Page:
Showing posts with label arboreal snakes. Show all posts
Showing posts with label arboreal snakes. Show all posts

Sunday, October 16, 2011

Rodents, Snake Evolution, and Dates

South America was isolated during most of the Cenozoic and evolved a terrestrial vertebrate fauna that included many mammals, including caviomorph rodent. Antoine and colleagues (2011) have now describe South America's oldest known rodents, based on a new diverse caviomorph assemblage from the late Middle Eocene, about 41 million years ago (MYA) of Peru, including five small rodents with three stem caviomorphs. This means rodent dispersal is not linked to the Eocene/Oligocene global cooling and drying episode (about 34 MYA), as previously thought, instead rodents arrived in South America during the much warmer and wetter conditions of the Mid-Eocene Climatic Optimum. Thus, rodents evolved in China about 55 MYA (early Eocene), reached India, Southeast Asia, and Africa by about 46 MYA, and were in South America by 43 MYA. The authors phylogenetic results reaffirm the African origin of South American rodents and support a trans-Atlantic dispersal of these mammals during Middle Eocene times. This discovery further extends the gap of 15 million years between first appearances of rodents and primates in South America. But perhaps of more interest to people, who read this blog, is what impact did it have on snakes? Click on the table to enlarge it.

Rodents are snake food - many species feed on rodents today - and it has been long thought that snakes evolved their macrostomate lineage (snakes with the ability to gape their mouths to swallow excessively large prey) to feed on mammals. Could this prey have been rodents? Rodríguez-Robles et al. (1999) thought rodents were the reason the erycine boas evolved a large gape. Recently Pyron and Burbrink (2011) published a revised list of dates for the appearance of the different lineages of snakes based upon the DNA clock, these dates are shown in the attached table, and the snake clades are shown in their order of appearance. A quick look at the table shows the first mammal eating snakes alive today were the pythons which appeared a mere 40 MYA. Given that pythons probably evolved in Australasia and rodents were not present in Gondwanan it seem probably that pythons evolved there large gape to eat something else - marsupial mammals seem more likely. The earliest snakes with the macro-gape that appear in the list are the acrochordids, completely aquatic snakes, snakes that feed on fish - they were around 84.66 MYA according to this data. Given that boines were in South America 45 MYA, and rodents did not arrive until 43 MYA, it is unlikely they evolved their huge gape to consume the mammals they do today- see video. Therefore, it appears macro-gape snakes may have first evolved their big, elastic mouths to eat big fish. 

Pierre-Olivier Antoine, Laurent Marivaux, Darin A. Croft, Guillaume Billet, Morgan Ganerød, Carlos Jaramillo, Thomas Martin, Maëva J. Orliac, Julia Tejada, Ali J. Altamirano, Francis Duranthon, Grégory Fanjat, Sonia Rousse, and Rodolfo Salas Gismondi. 2011. Middle Eocene rodents from Peruvian Amazonia reveal the pattern and timing of caviomorph origins and biogeography. Proceedings of the Royal Society B published online before print October 12, 2011, doi:10.1098/rspb.2011.1732.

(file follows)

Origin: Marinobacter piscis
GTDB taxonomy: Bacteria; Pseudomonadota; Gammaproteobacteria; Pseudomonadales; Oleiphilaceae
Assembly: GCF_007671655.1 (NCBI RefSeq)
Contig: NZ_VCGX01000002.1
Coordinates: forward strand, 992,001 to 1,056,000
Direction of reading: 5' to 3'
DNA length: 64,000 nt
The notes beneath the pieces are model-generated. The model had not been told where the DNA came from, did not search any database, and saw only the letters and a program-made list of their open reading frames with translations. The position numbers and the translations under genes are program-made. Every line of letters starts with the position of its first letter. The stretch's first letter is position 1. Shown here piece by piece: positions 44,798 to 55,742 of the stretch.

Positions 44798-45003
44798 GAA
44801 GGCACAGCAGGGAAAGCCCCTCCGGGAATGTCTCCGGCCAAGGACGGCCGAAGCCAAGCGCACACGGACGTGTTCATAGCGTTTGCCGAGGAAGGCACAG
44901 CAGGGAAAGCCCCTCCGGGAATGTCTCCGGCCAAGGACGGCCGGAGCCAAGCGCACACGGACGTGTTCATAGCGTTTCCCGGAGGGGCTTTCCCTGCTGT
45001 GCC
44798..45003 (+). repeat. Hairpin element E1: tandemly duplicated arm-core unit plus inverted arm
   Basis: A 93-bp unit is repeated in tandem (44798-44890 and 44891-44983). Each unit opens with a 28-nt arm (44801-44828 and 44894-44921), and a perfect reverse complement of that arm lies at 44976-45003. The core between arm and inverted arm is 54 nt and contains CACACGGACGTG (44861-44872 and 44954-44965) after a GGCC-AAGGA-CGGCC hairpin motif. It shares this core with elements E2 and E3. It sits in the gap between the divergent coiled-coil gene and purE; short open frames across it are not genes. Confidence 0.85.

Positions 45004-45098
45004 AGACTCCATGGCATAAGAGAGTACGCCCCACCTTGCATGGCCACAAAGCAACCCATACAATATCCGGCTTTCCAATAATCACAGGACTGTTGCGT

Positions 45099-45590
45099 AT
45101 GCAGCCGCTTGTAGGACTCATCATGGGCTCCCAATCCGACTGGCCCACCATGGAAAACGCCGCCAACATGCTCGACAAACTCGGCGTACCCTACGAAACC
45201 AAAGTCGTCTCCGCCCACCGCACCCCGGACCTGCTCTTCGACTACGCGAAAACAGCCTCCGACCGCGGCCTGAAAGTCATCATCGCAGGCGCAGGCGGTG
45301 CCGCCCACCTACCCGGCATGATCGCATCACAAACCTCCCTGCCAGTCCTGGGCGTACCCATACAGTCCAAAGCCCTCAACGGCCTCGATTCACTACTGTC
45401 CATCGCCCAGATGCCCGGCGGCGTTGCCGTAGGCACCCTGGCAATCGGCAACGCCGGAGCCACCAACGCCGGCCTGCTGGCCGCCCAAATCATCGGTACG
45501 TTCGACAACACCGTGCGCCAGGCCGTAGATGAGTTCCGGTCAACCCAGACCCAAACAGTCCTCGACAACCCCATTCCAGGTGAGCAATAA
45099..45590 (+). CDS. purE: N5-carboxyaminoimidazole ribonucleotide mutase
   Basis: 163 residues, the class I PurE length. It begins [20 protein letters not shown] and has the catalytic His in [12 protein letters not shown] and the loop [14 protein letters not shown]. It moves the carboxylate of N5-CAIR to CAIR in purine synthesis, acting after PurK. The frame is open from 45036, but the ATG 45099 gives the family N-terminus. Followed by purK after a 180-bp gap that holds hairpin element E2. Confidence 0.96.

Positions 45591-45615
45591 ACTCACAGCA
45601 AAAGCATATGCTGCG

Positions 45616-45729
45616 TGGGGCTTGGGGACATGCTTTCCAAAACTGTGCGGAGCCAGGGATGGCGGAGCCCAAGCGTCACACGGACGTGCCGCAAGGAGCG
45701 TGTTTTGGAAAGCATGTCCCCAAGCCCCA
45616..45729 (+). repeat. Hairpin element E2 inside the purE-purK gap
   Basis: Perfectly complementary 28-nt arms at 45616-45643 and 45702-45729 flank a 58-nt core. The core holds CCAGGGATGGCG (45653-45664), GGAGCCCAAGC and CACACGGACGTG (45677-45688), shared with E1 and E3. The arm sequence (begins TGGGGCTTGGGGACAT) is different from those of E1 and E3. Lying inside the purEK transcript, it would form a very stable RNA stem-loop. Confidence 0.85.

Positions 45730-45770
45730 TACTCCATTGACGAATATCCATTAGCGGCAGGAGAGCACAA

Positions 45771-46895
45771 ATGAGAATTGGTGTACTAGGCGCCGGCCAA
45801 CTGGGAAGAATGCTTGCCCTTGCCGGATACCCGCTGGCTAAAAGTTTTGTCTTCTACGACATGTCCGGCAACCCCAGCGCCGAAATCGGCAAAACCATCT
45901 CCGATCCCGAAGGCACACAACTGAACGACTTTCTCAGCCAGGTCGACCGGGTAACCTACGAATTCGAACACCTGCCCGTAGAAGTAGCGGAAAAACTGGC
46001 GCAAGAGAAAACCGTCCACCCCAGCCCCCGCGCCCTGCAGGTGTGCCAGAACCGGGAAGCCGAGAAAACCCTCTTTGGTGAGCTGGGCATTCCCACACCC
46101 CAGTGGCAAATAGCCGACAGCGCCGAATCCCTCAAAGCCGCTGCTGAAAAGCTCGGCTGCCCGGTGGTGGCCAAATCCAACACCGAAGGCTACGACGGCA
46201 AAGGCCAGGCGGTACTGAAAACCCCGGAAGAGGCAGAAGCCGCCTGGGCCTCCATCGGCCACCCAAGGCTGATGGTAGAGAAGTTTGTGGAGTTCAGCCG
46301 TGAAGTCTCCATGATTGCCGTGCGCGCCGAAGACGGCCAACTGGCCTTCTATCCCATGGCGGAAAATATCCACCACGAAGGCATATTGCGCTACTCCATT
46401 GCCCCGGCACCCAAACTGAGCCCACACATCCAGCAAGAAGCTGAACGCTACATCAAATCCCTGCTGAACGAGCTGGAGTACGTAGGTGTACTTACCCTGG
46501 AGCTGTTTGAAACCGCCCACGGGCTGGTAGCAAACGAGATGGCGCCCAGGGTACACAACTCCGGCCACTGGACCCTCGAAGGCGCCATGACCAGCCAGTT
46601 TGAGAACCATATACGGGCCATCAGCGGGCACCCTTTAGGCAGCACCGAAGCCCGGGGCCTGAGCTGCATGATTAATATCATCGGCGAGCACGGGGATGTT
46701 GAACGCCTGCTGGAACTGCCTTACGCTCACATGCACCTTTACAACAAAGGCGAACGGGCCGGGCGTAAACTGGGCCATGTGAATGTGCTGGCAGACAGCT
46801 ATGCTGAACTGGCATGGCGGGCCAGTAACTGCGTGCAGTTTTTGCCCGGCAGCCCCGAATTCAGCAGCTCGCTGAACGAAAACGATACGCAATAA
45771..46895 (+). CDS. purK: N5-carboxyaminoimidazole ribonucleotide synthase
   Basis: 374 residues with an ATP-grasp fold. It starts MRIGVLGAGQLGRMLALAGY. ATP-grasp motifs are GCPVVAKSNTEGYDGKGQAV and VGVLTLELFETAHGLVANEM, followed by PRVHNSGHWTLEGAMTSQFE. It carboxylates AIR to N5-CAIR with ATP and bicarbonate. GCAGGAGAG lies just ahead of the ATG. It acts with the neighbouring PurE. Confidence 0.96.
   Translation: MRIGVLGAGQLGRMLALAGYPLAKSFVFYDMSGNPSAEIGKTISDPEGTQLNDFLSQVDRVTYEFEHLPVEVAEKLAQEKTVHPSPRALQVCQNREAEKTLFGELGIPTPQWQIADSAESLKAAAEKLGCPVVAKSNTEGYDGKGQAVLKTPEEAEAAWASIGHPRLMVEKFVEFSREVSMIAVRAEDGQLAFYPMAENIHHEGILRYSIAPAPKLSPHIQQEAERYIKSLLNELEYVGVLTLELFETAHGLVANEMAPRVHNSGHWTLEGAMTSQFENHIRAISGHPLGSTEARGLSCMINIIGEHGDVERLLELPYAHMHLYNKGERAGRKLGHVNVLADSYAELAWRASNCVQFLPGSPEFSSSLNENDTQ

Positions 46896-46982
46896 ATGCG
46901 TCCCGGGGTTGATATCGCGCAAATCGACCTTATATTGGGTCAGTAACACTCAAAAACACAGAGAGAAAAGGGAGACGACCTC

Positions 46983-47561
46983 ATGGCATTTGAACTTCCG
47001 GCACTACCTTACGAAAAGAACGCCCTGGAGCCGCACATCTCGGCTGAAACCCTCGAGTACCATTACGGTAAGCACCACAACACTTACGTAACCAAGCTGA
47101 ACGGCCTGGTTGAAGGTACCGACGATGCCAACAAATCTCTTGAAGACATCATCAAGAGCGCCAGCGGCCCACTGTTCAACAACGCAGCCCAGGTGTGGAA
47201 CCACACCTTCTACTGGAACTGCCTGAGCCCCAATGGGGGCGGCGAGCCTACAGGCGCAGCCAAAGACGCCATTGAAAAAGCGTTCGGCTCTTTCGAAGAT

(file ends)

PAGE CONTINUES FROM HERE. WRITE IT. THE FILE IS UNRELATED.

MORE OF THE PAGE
Pyron, R. A. and Burbrink, F. T. (2011), EXTINCTION, ECOLOGICAL OPPORTUNITY, AND THE ORIGINS OF GLOBAL SNAKE DIVERSITY. Evolution. doi: 10.1111/j.1558-5646.2011.01437.x 

Rodríguez-Robles, J. A., Bell, C. J. and Greene, H. W. (1999), Gape size and evolution of diet in snakes: feeding ecology of erycine boas. Journal of Zoology, 248: 49–58. doi: 10.1111/j.1469-7998.1999.tb01021.x

Monday, May 16, 2011

How Many Species of Snakes Are There?

The number of species of snakes described each year since 1758.  The text in black notes the authors who contributed a significant number of species in various years where the number of species that were described spiked.
Ask this question on Goggle and most of the top dozen websites provide answers that range from "more than 2000" to "2950." The exception is the Reptile Database website that reports 3149 species as of February, 2008, and 3,315 species as of January 2011. Since this list undoubtedly receives the most detailed attention and updating by herpetologists it is likely to be the most authoritative answer for the moment. But really - how many species of snakes are there?

Using the Reptile Database I graphed the number of currently recognized snake species described each year from 1758 to 2010, divide the 3315 species by the number of months and you get about 1.09 snake species have been described each month for the past 253 years. However, there is reason to believe that there are many species that remain to be described.

Passo and Lynch (2010) revised the cryptozoic snakes in the genus Atractus from the middle and upper Magdalena drainage of Colombia. Prior to the publication of this paper five species were known from the region, they added three new ones, an increase of 60%. Of the 135 currently recognized species of Atractus, 42 (31%) species have been described since 2000. The blind snakes of the genus Typhlops also currently number 135 species, of these 14.8% have been described since 2000. Another species rich genus is Oligodon, the Asian Kukri Snakes. Currently 68 species are recognized, six (8.8%) have been described since 2000. Thus, many snake species clearly remain to be described.

The reasons for this situation appear to be the tendencies of Albert Günther and George Boulenger, both world renowned 19th century herpetologists, to lump species together. They decided that many of the species described between 1758 and 1860 were in fact species that had been named more than once. As they tried to organize the reptiles in the collection at the British Museum of Natural History they described some new species, but they also synonymized many species previously described under names they thought represented the earliest description of a particular species. This could have been a highly useful service to science, but unfortunately they did this many times without actually examining type specimens.